Sarkozy Strikes at the City

With France, along with Germany, leading the way of European recovery, President Nicolas Sarkozy has both the power and the prestige to launch a reinvigorated campaign against what he calls the “freewheeling Anglo-Saxon” model of finance. With his countryman Jean-Claude Trichet heading the European Central Bank and UMP-ally Michel Barnier soon to be installed as the union’s internal market commissioner, Sarkozy appears to have everything in place to make the world see “the victory of the European model, which has nothing to do with the excesses of financial capitalism.” No wonder that people are worried in the City of London.

London was quick to respond. Mayor Boris Johnson traveled to Brussels to lecture the European Parliament but his entourage of rabble-rousers and cameramen did little to persuade them. Nor was Chancellor of the Exchequer Alistair Darling’s argument that “London is New York’s only rival as a truly global financial center,” and therefore Europe should strengthen, not weaken it, well received.

Earlier, in conference with his colleagues from across the continent, Darling compromised on the creation of a European financial regulator. French finance minister Christine Lagarde praised the deal which according to Darling leaves considerable responsibility with national authorities. That is not how his counterparts sold the agreement at home.

Nevertheless, there is some truth in Darling’s statement. A European Systemic Risk Board is to be put in place to spot irregularities in the financial system that threaten to harm it. But it will have no power to leap upon banks to put any questionable practices to a halt. Rather it is supposed to issue recommendations and warnings alone.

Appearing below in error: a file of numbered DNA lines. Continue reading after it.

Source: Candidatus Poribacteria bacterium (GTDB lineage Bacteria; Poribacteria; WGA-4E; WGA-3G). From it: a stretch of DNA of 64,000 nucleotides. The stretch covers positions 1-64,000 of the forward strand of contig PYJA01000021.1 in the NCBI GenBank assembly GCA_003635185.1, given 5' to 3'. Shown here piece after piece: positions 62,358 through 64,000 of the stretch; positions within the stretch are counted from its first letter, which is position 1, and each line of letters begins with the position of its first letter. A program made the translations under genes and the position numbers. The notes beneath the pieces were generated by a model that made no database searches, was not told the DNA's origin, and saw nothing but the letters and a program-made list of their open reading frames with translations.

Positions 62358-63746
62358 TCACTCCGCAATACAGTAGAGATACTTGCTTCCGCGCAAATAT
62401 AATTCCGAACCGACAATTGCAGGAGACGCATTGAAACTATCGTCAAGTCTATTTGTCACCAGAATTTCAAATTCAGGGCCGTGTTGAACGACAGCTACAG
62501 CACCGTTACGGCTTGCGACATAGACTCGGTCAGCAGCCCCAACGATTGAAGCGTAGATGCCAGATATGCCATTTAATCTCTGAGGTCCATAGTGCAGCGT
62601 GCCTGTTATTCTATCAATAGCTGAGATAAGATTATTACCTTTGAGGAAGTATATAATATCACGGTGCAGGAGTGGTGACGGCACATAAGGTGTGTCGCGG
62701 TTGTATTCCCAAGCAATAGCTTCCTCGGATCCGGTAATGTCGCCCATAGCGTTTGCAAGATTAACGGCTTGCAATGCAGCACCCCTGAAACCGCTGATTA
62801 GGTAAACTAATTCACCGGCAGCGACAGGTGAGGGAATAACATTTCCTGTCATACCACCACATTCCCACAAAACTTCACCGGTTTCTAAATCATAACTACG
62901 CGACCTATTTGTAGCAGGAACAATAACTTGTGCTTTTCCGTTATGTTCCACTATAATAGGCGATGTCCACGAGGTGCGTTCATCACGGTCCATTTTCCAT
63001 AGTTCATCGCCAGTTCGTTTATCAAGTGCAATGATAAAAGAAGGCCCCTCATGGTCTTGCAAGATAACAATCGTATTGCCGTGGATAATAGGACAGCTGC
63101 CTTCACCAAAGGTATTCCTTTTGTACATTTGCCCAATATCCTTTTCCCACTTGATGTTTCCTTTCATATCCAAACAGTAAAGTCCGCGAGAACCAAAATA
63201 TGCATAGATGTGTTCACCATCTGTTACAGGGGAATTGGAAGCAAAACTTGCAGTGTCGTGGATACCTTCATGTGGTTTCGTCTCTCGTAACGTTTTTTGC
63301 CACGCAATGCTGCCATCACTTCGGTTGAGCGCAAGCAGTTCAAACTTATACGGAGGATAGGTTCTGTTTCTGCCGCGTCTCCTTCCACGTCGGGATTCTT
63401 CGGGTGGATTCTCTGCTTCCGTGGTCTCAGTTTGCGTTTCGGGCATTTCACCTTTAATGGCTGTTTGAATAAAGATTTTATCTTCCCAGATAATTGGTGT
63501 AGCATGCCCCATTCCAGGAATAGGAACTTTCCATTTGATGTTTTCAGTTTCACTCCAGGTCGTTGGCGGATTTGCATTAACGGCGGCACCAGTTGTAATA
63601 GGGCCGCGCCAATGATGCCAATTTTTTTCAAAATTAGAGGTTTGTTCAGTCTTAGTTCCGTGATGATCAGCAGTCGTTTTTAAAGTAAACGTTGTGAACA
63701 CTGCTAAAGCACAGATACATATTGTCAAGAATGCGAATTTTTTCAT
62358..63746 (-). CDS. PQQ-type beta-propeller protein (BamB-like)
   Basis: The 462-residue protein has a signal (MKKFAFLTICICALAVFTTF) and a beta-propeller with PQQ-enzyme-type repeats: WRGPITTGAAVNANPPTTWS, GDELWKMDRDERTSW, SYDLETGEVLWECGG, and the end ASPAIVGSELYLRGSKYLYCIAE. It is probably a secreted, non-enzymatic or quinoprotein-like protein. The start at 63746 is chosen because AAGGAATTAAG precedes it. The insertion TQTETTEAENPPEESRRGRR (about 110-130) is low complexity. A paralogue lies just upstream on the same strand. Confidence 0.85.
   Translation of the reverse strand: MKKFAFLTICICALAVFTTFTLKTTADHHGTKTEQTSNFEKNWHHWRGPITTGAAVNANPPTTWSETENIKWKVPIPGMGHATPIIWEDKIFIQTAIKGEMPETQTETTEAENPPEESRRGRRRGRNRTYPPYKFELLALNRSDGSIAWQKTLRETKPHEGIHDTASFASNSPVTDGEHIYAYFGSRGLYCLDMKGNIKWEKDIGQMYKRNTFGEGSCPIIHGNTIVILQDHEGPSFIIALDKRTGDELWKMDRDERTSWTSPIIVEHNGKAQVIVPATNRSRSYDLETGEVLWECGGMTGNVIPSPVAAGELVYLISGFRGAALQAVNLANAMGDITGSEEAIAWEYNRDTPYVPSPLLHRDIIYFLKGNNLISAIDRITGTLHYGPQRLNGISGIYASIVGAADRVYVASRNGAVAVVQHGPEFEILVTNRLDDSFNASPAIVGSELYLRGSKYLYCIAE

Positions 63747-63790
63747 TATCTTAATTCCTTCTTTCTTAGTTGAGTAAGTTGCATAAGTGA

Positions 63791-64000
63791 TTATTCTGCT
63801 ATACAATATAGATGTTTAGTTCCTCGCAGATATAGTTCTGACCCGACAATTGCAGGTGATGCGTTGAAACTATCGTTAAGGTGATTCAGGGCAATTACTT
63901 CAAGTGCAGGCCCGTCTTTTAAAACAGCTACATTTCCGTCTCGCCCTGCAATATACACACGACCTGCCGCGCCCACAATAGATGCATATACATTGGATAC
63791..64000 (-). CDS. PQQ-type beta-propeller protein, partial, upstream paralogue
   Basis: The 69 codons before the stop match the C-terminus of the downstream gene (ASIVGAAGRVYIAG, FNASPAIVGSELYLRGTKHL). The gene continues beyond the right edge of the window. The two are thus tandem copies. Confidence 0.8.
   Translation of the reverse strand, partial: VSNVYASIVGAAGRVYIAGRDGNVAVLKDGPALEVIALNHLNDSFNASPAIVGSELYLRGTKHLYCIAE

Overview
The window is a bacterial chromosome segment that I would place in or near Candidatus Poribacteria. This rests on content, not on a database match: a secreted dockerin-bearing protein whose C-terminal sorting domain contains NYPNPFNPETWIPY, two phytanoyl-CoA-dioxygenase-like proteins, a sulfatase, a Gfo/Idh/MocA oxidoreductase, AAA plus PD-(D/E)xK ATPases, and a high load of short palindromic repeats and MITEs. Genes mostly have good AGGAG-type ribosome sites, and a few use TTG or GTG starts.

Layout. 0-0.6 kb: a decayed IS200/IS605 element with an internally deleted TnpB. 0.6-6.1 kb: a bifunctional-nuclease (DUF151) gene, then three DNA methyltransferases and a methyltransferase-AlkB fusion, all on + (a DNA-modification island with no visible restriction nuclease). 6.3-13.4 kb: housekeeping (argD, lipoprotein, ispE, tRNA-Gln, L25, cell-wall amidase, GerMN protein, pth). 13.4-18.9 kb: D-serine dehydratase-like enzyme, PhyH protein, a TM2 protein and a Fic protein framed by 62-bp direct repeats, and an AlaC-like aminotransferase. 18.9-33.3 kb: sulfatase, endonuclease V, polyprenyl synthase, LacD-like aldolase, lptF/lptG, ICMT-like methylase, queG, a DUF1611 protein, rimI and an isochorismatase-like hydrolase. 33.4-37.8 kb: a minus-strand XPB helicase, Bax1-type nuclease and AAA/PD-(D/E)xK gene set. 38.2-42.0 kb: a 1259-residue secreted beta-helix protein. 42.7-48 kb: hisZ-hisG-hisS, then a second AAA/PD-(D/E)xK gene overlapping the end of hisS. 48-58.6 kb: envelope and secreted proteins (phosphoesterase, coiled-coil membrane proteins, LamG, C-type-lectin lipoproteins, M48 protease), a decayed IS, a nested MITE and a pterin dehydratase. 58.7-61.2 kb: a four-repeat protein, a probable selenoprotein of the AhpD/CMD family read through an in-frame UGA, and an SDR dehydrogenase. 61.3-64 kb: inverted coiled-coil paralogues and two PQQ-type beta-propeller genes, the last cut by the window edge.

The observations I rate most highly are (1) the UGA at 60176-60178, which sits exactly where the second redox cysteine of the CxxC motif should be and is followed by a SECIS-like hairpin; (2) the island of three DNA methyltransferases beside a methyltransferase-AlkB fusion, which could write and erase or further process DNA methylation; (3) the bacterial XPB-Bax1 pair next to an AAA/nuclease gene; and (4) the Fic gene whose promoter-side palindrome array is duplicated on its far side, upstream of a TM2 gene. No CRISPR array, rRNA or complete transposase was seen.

Sarkozy has more weapons in store to bombard Paris to the world’s next financial capital however. A European Alternative Investment Directive seeks to install a framework for all alternative fund managers which in London is rather perceived as an attempt to shackle another sector of “freewheeling Anglo-Saxon” capitalism. If that were true, Paris in fact stands to gain very little: hedge funds taking a pre-emptive decision to leave London headed straight for Switzerland, not Paris or Frankfurt.

There is more reason for Londoners to be hopeful. As Ambrose Evans-Pritchard notes in the Telegraph, Barnier is actually “deeply averse to trampling on British sensitivities.” Moreover, his director-general, Jonathan Faull, is British. “Given the circumstances, the Barnier-Faull team is the best that Britain could hope for.” Whether that will stop Sarkozy remains to be seen.

Comments

  • Consider how much this country depends on the City for its very existence, I doubt the powers that be will let a Frenchman intefere much with that. As it is, Darling is somewhat right, the geographical position of London has allways allowed it to be operating ont he overlap between the oriental stock markets and the Dow. The sheer volume of insurance and banking which goes on in the City accounts fo a sizeable chunk of the economy, probably more of the GDP than simmilar sectors in other EU countries, perhaps dare I say it, the largest in Europe. The Insurance sector is where the money comes from for many banks, less so the actual banking and given that London has hundreds of years, established client firms across the world, I don’t think it has to worry about Paris any time soon. Put simply, the financial sector is the life blood of the state. If Sarkozy attempts to remove that, which I bet he does, being the enemy, then his new system would probably end up bailing Britain out from the poverty following the decapitation of its economy. As long as France gets dragged down, it’s hard for one to care any more. 😀

  • I think you’re right about London’s financial market being the largest in Europe. Only Frankfurt and Paris and maybe Zurich come close.

    Sarkozy likes for La Défense to become the continent’s new financial center and he’s in fact busy revamping the whole of Paris, planning new suburbs all the way to Le Havre.

    Having one European regulator instead of two dozen national authorities does seem like something of a smart idea, to further encourage inter-European business and trade. Having such a regulator abide to French rules, well, that sounds less attractive, doesn’t it? 😉

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